This post contributed by Colleen Cormier, Account Executive with On The Mark Strategies.
I had the roof replaced on my house recently, and it was an experience. The roofing company was great. It was my mortgage company that had me jumping through hoops. I needed them to sign a check from our insurance company that was made payable to myself, my husband and the mortgage company. The easy process they promised over the phone turned out to be anything but easy. In fact, they lied to me on the phone, which resulted in several wasted trips to the branch. It was not their finest hour.
The customer or member experience is one of the most critical tools to providing excellent service. It’s so important that it should be an integral part of every financial institution’s strategy. That doesn’t just mean offering an experience. It means understanding the experience from the customer or member’s perspective. Here are three ways to ensure your customers or members are not jumping through hoops to do business with your financial institution.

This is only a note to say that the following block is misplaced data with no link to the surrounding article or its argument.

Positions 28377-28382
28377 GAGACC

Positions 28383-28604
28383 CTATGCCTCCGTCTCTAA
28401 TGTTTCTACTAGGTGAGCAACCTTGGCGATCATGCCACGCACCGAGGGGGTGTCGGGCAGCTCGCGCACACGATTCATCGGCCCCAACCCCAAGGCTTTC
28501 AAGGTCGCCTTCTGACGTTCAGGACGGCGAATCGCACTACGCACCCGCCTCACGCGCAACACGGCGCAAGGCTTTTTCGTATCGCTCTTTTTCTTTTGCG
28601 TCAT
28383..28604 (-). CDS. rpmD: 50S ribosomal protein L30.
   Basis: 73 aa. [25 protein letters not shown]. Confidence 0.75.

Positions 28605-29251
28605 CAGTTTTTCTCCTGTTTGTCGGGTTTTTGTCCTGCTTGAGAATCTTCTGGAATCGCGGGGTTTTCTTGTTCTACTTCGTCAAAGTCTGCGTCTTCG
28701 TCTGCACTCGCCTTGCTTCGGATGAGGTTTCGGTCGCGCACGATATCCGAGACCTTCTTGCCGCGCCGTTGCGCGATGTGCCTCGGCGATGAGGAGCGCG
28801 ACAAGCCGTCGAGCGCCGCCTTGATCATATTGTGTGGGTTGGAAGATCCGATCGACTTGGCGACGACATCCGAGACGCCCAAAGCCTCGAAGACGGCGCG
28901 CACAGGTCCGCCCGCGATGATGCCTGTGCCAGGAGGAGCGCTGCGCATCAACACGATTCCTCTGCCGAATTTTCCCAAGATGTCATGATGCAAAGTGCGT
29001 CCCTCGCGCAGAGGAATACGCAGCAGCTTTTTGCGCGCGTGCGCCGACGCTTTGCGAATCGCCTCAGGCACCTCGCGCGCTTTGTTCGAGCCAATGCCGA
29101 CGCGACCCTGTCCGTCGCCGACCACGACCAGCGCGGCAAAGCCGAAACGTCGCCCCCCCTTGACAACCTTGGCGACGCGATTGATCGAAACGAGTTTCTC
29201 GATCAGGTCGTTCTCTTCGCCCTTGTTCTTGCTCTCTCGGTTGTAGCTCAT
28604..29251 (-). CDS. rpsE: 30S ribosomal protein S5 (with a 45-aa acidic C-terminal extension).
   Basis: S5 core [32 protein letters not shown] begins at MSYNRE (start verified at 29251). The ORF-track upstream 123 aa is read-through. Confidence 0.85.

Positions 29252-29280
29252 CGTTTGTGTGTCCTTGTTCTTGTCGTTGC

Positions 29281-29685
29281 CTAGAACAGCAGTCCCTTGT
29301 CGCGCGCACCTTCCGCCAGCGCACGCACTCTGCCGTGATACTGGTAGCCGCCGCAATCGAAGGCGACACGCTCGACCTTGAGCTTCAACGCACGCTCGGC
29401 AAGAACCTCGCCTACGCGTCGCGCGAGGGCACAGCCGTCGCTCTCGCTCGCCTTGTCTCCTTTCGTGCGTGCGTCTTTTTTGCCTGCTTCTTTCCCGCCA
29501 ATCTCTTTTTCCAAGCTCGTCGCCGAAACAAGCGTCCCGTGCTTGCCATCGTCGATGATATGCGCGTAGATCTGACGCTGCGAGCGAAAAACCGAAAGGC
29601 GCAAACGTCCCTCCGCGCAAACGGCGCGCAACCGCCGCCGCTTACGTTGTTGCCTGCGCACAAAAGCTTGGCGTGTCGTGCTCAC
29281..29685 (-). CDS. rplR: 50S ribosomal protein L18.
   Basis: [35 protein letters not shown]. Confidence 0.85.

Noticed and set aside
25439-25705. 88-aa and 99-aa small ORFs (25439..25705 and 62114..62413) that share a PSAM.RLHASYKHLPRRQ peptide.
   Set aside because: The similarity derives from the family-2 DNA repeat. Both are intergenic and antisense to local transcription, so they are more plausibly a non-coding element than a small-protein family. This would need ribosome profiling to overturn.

Have employees beta test your digital services. When we conduct marketing audits for our clients, we test mobile apps and other online tools whenever possible, and we view websites from several different devices and screen sizes. That is the bare minimum you should be doing to ensure efficient and convenient service. Have a group employees test your online loan applications, mobile apps, online banking service and other digital offerings and get their suggestions on how these services can be improved.
Mystery shop your own branches. Digital offerings are only one piece of the puzzle. The way your employees treat consumers and the ease of your processes is equally important. Ask loyal members to mystery shop your branches. Have them open a new account, apply for a loan or just inquire about a product or service they don’t already have. Give them specific verbal cues and behaviors to look for, as well as ease and number of steps in a process.